I knew a woman who was diagnosed with leukemia the year she turned 40.

She died two years later.

I turned 40 last week.

And that woman was my mother.

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If I had two years left to live what would I do with them?

If my days were numbered and my breath all counted out, what would be on my life and death to-do list?

Would I waste it on comparing someone else’s life to mine?

Or would I spend it lavishing delight on the ways God builds His Kingdom through my sisters.

I hope I’d have them all over for tea. Every other Tuesday.

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I’d dig deep into that peach and blueberry cobbler that Rose made without worrying about counting calories. I’d count the gift of each delicious bite prepared with love for me instead.

I’d push pause on my busy and get down on my knees and play dollhouse with my miniature daughter.

I’d twirl her curls around my finger and agree with her that yes, we are “best fwends forever.”

I’d open my eyes real wide and witness the “interruptions” with less irritation and more compassion.

I’d do forts in the living room and blankets piled high across the sofa without sighing and tapping my toe on an expiration date for the mess.

I’d do life – right there where the dishes can wait and the laundry can go unfolded.

I’d do baseball games and late night conversations under the comforter with my nine-year-old son. I’d say, “yes,” to cuddling through nightmares, “yes” to her “just one last hug, mama”, “yes” to his request for yet another back rub.

I’d dial back my busy and lean into slow.

I’d sit out on the front steps more often and care less about what my hair looked like.

I’d make time for the people on my street – take time for learning what conversations linger behind their closed front doors. I’d take time to talk less about me and more about them.

I’d let Micah make those chocolate chip cookies all by himself.

I’d run because I like to feel this body grow strong. Not because I was obsessed with it growing skinnier.

I’d be generous.

I’d forgive more, love wider, listen longer.

I’d revel in Sunday afternoon naps with Peter. Dreams and heartbeats beneath the soft, gray sheets. I would tell him all my secrets. And let him in. I’d believe that I am his beloved.

I’d give up being afraid in favor of being present.

I wouldn’t care how neatly the stuffed animals were lined up in the boys’ room, or whether or not Zoe put her clothes properly back on the shelf.

I’d be determined to pass on my stories to my kids – to imprint on their memories how I loved them, how I wanted them, how I chose them.

But I wouldn’t shelter them.

I’d talk to them about life and death and the wild wonder of a God who calls us home. Who doesn’t just wait at the door but comes running wildly down the road to get us.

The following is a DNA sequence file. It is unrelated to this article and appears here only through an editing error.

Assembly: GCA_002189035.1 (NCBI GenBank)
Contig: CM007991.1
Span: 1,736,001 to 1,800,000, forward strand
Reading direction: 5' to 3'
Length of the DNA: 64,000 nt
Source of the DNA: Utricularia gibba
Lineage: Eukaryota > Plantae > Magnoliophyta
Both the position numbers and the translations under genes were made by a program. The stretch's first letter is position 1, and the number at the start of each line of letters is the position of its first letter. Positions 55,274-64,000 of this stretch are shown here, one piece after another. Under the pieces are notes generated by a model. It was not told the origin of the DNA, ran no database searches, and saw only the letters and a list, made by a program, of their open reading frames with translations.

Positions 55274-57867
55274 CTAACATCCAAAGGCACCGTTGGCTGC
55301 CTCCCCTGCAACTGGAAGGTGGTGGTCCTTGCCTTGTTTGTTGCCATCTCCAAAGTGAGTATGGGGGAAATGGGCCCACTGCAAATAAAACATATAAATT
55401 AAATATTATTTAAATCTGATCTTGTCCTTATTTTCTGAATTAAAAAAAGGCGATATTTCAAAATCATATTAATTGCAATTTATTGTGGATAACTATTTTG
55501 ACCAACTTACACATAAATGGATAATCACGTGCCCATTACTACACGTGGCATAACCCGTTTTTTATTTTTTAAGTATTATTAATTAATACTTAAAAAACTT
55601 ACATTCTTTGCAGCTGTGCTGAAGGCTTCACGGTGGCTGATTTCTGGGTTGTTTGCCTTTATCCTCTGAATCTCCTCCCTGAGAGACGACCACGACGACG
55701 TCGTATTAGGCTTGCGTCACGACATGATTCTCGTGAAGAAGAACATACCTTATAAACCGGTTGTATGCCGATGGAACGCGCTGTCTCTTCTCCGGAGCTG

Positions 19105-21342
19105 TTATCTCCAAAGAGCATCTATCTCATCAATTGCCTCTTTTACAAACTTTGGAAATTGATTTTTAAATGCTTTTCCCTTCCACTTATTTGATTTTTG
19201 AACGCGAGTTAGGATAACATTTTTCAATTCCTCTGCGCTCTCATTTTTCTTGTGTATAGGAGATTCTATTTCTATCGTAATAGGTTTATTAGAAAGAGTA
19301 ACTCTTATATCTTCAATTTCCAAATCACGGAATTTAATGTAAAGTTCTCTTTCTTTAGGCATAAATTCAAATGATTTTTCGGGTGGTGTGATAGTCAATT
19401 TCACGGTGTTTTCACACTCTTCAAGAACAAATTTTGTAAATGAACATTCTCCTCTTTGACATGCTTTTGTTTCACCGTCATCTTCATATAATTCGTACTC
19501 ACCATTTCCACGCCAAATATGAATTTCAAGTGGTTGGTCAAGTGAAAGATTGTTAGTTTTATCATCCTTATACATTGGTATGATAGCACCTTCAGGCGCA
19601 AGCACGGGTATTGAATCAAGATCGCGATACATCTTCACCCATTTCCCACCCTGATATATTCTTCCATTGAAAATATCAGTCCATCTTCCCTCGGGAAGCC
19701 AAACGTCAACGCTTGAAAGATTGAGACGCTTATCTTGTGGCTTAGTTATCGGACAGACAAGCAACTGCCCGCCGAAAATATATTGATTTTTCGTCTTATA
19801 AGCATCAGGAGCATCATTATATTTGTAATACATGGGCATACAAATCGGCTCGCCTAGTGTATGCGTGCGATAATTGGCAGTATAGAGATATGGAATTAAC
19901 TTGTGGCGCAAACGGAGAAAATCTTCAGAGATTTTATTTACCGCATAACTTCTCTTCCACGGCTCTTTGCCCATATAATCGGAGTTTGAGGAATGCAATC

I’d tell them all my Jesus stories. Especially the hard ones full of doubt.

And then I’d wrap them in my arms so hard they could barely breathe and assure them this is how Jesus loves us – especially on our crabby days.

I’d make Pete melktert every time he craved one.

I’d clean the bathroom because it meant I have kids who make it messy. Boys with terrible aim and terribly tender hearts who make it impossible to resent them when I’m too busy feeling grateful for them.

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And I’m sure I’d still lose my temper some days, but maybe, “sorry” would slip off my lips quicker.

And I’m sure we wouldn’t get it all right, but we’d remember what was worth getting right.

I’d snap all those measuring sticks that dictate jean size, and significance, and voice and dreams and passions and what makes a mother able to “have it all” right down the middle. I’d crack wide open the doubts that whisper that there’s a one-size fits all work in God’s great Kingdom.

I’d follow Him down back roads into the places He’s called me to serve. Without measuring their impact or cool factor first.

I’d still love books but I’d spend more time reading together instead of hoarding my alone time.

I’d keep my bedroom door open more. I’d offer second, third, ninth, eleventy-nine second chances.

I’d believe that one mom can make a difference in the eternities of her kids.

I’d make a list with their names on it and stick to it.

And we’d delight in giving away – ourselves, our time, our energy, our dreams.

We’d be generous together. We wouldn’t be afraid to look foolish.

We’d dance.

Right up until the end.

We’d dance right off the edge of the to-do list.

Like a mother I once knew who ran out under cover of a rainstorm and danced on a wild karoo farm garden until her children couldn’t resist and ran out into the joy with her, heads tilted back and mouths open to the wonder.

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She might be buried in the big veld vlakte behind that garden now —

but we have none of us forgotten how to dance.

 

 

 

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